While small nonprofits are likely not equipped to be able to handle cryptocurrency donations, the practice is becoming more popular at larger organizations. Some are even speculating that it could be the future of fundraising as it becomes more widely adopted over the next decade. In the conversation around accepting cryptocurrency gifts one analyst even equated nonprofits that do not accept cryptocurrency gifts to cash-only businesses.
How does it work? When nonprofits accept altcoins (such as Bitcoin, Ethereum, and Tether) donors transfer their cryptocurrency from their own digital wallet to an organization’s digital wallet and then a crypto processing company converts the cryptocurrency gift into U.S. dollars to deposit it into the nonprofit’s bank account as cash. The process is roughly akin to how a credit card processing company transfers funds from a donor to an organization when a donation is made via credit card.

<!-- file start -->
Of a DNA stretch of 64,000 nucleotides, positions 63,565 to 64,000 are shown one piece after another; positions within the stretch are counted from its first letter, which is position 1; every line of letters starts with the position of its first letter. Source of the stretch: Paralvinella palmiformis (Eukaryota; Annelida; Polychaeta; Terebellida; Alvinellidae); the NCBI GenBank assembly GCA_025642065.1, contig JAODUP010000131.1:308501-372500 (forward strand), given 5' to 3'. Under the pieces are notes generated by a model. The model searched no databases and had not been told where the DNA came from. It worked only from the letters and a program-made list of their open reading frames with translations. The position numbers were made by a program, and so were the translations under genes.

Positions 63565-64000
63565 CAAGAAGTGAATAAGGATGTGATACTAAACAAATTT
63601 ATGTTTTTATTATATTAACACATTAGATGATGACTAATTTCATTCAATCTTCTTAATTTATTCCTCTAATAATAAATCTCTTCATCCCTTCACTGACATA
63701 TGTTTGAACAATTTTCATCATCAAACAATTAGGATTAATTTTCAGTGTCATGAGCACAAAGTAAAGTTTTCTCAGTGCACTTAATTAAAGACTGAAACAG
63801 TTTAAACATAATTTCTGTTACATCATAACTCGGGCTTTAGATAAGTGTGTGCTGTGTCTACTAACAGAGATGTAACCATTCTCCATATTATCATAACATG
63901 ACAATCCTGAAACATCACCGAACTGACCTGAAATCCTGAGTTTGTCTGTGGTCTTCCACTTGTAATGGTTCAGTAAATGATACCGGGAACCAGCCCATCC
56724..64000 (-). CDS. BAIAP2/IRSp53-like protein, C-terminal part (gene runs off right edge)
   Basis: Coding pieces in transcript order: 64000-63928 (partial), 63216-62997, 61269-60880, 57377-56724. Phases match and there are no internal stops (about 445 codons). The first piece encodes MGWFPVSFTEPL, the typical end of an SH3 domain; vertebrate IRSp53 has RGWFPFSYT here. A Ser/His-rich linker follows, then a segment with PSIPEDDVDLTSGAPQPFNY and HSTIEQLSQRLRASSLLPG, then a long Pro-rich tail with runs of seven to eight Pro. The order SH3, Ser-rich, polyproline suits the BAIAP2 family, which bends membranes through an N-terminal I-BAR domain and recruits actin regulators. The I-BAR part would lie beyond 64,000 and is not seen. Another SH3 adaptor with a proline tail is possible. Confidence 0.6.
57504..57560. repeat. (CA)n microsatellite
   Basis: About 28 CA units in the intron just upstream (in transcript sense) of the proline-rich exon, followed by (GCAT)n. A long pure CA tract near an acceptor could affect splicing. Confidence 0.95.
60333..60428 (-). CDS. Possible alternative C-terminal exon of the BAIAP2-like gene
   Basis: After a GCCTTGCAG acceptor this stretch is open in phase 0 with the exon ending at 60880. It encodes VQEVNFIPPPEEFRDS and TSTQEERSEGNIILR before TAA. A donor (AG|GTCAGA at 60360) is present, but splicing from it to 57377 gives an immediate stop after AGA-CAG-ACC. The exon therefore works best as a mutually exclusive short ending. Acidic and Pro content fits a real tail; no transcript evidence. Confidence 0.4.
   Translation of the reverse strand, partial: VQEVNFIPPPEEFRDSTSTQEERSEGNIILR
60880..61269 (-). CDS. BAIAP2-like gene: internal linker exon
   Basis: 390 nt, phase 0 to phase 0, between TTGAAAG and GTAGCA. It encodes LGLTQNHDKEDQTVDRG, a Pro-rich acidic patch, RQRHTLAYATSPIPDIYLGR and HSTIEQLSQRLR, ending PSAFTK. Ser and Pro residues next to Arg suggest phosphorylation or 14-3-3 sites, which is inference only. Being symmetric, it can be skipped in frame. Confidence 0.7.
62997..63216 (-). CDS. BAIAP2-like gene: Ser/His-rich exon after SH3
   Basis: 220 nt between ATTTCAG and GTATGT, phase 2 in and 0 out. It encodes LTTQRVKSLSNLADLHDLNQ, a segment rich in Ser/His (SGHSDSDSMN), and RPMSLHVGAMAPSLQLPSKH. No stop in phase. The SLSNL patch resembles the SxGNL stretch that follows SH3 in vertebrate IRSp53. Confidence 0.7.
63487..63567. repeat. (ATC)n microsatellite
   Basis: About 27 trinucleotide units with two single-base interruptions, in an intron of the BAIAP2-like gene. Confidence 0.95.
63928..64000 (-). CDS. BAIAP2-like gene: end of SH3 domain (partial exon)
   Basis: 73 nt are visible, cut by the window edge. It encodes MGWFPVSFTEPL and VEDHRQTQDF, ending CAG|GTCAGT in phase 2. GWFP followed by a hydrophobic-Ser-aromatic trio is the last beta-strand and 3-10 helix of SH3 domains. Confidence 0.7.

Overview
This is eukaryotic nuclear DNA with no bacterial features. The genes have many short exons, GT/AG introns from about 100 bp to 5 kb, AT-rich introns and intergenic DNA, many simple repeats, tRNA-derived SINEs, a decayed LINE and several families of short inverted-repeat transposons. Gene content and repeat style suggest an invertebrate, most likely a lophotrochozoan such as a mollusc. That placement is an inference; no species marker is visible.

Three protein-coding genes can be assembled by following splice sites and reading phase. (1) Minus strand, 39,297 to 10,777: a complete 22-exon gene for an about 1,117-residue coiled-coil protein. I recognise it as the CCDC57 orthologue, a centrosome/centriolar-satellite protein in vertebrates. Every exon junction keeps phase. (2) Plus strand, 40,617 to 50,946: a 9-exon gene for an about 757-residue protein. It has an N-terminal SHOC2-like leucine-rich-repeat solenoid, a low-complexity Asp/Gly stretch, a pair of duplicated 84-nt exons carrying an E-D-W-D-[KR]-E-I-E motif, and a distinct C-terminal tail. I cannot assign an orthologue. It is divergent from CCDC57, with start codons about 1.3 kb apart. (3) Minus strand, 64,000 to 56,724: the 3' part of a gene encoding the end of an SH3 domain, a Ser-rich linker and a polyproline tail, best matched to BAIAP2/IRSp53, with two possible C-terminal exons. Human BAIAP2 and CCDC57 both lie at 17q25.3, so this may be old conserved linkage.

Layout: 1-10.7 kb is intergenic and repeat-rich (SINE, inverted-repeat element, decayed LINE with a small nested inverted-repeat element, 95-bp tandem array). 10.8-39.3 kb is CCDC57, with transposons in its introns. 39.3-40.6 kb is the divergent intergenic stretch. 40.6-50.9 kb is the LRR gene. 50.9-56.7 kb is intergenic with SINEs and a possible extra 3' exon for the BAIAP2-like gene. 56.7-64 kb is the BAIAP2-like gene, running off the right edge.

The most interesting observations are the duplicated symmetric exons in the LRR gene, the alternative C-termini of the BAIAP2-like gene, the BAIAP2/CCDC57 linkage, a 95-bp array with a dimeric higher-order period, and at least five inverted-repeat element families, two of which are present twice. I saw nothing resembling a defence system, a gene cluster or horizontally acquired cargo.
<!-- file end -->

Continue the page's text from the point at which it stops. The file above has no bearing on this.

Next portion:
Action item: Start talking to the board about cryptocurrency gifts now to get them comfortable with the idea of accepting crypto donations in the future.
When you need strong nonprofit leadership around funding, we can help! We have a team of highly experienced nonprofit leaders ready to fill an interim role, as well as consult on strategic challenges, and offer board advisory services. We also offer nonprofit executive recruiting to help you find your next long-time leader. Join the vast group of social enterprises across Washington, Oregon, and Colorado that have worked with us to fulfill their organizational missions. Contact us today to find out more!